$1.9m development cash for "whispering" lasers
Mid-infrared lasers based on the InSb material system are to be developed by an eight-partner consortium in the UK.
Thanks to Â£1 million ($1.9 million) from the UK Department of Trade and Industry, the Qinetiq-led effort will use strained-layer engineering to create lasers operating in the 3-5 µm mid-infrared atmospheric window.
Tim Ashley at Qinetiq is the technical leader of the project. He says that although there has been great progress in quantum cascade laser (QCL) development in recent years, these devices are restricted to wavelengths longer than 5 µm.
"To achieve emission at the specific wavelengths between 3.3 µm and 3.9 µm of interest for the key applications, a greater degree of confinement in the quantum wells is necessary," explained Ashley, adding that this has proved impossible with QCLs thus far.
Instead, he and his collaborators will be focusing on both conventional Fabry-Perot laser designs and novel whispering gallery mode (WGM) resonators that have been pioneered by researchers at Lancaster University.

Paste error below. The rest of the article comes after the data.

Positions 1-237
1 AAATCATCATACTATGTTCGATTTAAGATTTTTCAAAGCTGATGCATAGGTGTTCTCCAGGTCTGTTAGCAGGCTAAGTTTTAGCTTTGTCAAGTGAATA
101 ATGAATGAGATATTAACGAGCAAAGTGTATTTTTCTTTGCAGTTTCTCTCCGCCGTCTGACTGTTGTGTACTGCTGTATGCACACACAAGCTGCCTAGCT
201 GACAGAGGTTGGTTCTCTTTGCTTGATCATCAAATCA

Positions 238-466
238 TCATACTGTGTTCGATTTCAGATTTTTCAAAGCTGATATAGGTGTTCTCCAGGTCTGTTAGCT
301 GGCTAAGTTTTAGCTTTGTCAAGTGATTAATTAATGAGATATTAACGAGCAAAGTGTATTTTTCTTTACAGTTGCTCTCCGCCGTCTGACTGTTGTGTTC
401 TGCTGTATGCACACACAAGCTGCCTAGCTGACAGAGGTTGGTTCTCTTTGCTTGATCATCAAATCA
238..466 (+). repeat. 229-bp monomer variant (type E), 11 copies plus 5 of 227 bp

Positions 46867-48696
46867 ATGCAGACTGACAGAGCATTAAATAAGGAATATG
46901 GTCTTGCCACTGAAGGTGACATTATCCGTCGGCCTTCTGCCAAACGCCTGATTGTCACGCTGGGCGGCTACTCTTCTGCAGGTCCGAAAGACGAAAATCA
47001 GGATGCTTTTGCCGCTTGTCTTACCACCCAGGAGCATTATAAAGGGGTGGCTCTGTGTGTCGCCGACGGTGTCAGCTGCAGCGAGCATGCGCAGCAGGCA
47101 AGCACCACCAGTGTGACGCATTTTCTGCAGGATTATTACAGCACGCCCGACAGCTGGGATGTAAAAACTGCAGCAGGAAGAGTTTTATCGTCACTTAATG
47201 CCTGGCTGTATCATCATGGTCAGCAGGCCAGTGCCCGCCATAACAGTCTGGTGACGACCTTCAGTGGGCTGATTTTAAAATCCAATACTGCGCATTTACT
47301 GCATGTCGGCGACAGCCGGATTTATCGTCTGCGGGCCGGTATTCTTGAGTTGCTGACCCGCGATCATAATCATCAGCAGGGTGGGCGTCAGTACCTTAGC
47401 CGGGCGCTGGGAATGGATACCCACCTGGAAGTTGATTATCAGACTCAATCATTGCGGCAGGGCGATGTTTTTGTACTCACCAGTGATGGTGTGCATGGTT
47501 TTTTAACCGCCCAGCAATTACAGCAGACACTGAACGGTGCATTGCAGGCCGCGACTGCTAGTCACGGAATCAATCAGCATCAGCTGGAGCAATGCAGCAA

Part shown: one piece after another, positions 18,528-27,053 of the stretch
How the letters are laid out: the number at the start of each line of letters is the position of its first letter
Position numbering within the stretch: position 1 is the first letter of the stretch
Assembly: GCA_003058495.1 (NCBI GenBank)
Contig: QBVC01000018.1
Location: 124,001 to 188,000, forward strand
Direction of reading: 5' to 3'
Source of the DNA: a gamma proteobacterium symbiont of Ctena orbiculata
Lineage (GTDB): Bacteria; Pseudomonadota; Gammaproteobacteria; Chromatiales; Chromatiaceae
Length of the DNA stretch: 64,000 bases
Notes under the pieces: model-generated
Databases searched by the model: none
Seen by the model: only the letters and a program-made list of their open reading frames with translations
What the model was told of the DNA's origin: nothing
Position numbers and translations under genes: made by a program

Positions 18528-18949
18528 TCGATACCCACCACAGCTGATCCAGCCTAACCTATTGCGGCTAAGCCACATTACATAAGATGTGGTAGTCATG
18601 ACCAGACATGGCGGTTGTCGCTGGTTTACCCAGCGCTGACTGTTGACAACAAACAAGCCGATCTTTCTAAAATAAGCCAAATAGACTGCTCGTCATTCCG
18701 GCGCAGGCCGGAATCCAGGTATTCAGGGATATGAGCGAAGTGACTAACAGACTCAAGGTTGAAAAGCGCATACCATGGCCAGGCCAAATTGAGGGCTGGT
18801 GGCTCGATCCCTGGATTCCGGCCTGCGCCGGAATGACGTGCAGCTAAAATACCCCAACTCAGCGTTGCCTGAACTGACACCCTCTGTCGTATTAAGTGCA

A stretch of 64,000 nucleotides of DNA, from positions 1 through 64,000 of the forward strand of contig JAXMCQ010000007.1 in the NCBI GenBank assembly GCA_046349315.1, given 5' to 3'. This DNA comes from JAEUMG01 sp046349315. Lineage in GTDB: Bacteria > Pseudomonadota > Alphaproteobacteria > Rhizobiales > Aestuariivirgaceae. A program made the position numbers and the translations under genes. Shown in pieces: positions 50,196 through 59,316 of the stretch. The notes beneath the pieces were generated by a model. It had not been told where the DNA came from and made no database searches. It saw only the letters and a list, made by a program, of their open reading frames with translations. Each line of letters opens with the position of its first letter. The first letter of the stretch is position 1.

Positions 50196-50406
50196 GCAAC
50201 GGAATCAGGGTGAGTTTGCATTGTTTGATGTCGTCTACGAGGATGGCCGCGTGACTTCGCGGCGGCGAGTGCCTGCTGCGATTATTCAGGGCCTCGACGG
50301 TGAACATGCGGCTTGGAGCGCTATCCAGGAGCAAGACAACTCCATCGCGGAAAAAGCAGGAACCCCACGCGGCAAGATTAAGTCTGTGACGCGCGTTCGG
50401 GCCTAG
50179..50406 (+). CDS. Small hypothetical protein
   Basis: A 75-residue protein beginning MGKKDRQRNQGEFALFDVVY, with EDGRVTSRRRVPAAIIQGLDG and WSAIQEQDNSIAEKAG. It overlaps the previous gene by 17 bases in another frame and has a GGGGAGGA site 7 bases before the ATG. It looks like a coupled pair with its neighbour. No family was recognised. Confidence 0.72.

The material system employed will feature highly-strained InSb quantum wells within separate InGaAlSb-based confinement and cladding layers.
This system has already proved successful in Qinetiq's development of high-performance infrared detectors and field-effect transistors, says Ashley. "The advances that we have made in understanding and controlling the InSb-based material system leads us to now believe that it will be entirely manufacturable."
If the project proves to be a success, Ashley says that the laser sources could find a range of applications in medicine and industry.
"Presently, there is a major gap in capability in the mid-infrared part of the spectrum," he told compoundsemiconductor.net. "Applications include eye surgery for surface ablation of corneas, and vaporization of the prostate."
The latter application could enable genuine day-case surgery with minimal side-effects, while the lasers could also be used for localized heating of tissue which can then be imaged using scanning thermal probes.
Other potential applications include remote gas sensing, and petrochemical giant BP plans to field-test an instrument featuring the InSb devices following their development.